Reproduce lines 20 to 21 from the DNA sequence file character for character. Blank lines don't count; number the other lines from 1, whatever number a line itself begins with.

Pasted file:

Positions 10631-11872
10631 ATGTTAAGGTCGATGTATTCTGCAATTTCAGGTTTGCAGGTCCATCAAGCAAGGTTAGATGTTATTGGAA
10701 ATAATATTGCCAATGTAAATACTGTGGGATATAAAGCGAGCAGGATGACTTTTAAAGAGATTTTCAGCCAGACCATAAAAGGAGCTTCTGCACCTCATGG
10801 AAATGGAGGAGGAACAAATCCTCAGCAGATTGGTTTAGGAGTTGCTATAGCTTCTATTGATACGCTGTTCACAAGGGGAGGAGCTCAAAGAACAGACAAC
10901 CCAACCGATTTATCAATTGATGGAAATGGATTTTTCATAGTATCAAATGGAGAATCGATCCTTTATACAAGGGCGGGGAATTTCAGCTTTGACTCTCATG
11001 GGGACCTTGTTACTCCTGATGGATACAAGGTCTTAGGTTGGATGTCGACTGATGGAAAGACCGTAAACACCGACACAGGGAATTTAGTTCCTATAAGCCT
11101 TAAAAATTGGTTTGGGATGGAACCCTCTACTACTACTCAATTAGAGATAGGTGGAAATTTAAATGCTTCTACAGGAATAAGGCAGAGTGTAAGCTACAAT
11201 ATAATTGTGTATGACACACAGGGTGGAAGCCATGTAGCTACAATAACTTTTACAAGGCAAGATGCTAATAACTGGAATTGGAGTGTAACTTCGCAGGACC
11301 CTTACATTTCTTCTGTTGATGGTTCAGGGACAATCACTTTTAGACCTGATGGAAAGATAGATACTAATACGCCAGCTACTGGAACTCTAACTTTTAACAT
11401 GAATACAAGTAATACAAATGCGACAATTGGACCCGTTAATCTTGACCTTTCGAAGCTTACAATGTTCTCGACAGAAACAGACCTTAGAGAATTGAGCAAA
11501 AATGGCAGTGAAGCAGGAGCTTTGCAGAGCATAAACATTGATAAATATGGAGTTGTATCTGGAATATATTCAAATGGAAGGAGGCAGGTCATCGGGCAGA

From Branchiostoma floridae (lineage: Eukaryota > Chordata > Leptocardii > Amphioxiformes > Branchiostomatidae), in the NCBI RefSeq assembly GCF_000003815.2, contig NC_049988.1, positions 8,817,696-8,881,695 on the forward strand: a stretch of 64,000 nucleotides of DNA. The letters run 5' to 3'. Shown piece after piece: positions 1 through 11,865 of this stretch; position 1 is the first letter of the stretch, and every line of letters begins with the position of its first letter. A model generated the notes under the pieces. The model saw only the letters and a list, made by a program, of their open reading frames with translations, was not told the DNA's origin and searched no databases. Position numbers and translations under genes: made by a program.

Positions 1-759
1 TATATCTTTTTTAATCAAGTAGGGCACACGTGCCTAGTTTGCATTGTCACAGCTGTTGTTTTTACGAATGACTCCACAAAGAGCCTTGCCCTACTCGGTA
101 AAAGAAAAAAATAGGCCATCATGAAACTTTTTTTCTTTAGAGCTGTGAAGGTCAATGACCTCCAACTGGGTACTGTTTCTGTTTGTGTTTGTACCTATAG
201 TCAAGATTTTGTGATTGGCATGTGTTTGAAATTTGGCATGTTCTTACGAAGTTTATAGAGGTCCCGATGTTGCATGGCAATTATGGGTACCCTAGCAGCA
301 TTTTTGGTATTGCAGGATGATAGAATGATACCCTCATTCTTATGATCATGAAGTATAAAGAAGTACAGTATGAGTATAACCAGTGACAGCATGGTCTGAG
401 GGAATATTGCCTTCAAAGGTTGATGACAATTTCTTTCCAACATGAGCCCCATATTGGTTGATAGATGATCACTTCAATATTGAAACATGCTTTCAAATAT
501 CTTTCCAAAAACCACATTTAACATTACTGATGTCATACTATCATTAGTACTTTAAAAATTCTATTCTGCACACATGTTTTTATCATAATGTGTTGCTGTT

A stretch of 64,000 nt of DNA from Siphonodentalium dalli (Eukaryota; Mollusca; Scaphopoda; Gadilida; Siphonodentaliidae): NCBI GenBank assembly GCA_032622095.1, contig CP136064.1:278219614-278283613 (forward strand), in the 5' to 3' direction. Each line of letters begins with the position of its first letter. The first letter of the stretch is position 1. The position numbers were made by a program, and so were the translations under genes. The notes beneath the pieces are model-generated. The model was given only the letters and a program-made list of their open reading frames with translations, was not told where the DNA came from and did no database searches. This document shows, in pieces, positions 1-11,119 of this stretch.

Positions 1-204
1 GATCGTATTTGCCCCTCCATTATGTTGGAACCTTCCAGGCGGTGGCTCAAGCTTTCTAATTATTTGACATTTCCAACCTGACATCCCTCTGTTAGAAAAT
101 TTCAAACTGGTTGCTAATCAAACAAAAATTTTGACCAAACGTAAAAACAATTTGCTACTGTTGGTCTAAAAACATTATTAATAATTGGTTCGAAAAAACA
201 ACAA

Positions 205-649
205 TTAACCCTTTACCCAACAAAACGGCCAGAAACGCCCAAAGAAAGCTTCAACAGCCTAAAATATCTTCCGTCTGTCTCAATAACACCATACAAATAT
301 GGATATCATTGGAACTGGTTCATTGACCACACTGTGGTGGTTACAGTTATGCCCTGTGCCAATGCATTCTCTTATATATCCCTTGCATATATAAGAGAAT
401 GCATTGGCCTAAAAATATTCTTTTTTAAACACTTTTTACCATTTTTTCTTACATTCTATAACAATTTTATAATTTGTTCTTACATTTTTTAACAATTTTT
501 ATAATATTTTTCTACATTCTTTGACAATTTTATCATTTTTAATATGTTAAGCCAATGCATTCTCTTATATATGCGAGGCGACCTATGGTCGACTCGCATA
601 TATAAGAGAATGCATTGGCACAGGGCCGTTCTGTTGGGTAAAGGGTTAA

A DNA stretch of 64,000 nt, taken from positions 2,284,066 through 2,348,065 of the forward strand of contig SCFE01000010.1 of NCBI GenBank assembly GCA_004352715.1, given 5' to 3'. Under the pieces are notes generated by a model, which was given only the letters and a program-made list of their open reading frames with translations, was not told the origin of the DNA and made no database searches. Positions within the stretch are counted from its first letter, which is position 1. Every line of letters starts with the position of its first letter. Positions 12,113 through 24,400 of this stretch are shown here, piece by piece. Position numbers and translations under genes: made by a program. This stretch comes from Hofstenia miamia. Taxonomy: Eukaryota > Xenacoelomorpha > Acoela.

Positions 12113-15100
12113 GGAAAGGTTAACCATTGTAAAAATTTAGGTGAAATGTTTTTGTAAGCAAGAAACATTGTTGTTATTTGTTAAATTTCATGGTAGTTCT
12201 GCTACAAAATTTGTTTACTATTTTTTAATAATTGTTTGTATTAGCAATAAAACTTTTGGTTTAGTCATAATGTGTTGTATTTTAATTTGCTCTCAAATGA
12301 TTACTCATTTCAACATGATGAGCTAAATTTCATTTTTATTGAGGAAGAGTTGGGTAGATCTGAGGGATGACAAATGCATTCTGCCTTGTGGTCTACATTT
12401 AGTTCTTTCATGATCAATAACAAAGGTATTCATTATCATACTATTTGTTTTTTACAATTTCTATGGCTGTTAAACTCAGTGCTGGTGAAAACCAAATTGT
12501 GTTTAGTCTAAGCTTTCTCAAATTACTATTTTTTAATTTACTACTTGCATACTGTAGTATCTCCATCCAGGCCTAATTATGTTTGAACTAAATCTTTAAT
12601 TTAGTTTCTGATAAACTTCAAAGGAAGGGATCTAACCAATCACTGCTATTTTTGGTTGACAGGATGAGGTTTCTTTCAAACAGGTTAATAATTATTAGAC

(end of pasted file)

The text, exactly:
A stretch of 64,000 nt of DNA from Siphonodentalium dalli (Eukaryota; Mollusca; Scaphopoda; Gadilida; Siphonodentaliidae): NCBI GenBank assembly GCA_032622095.1, contig CP136064.1:278219614-278283613 (forward strand), in the 5' to 3' direction. Each line of letters begins with the position of its first letter. The first letter of the stretch is position 1. The position numbers were made by a program, and so were the translations under genes. The notes beneath the pieces are model-generated. The model was given only the letters and a program-made list of their open reading frames with translations, was not told where the DNA came from and did no database searches. This document shows, in pieces, positions 1-11,119 of this stretch.

Positions 1-204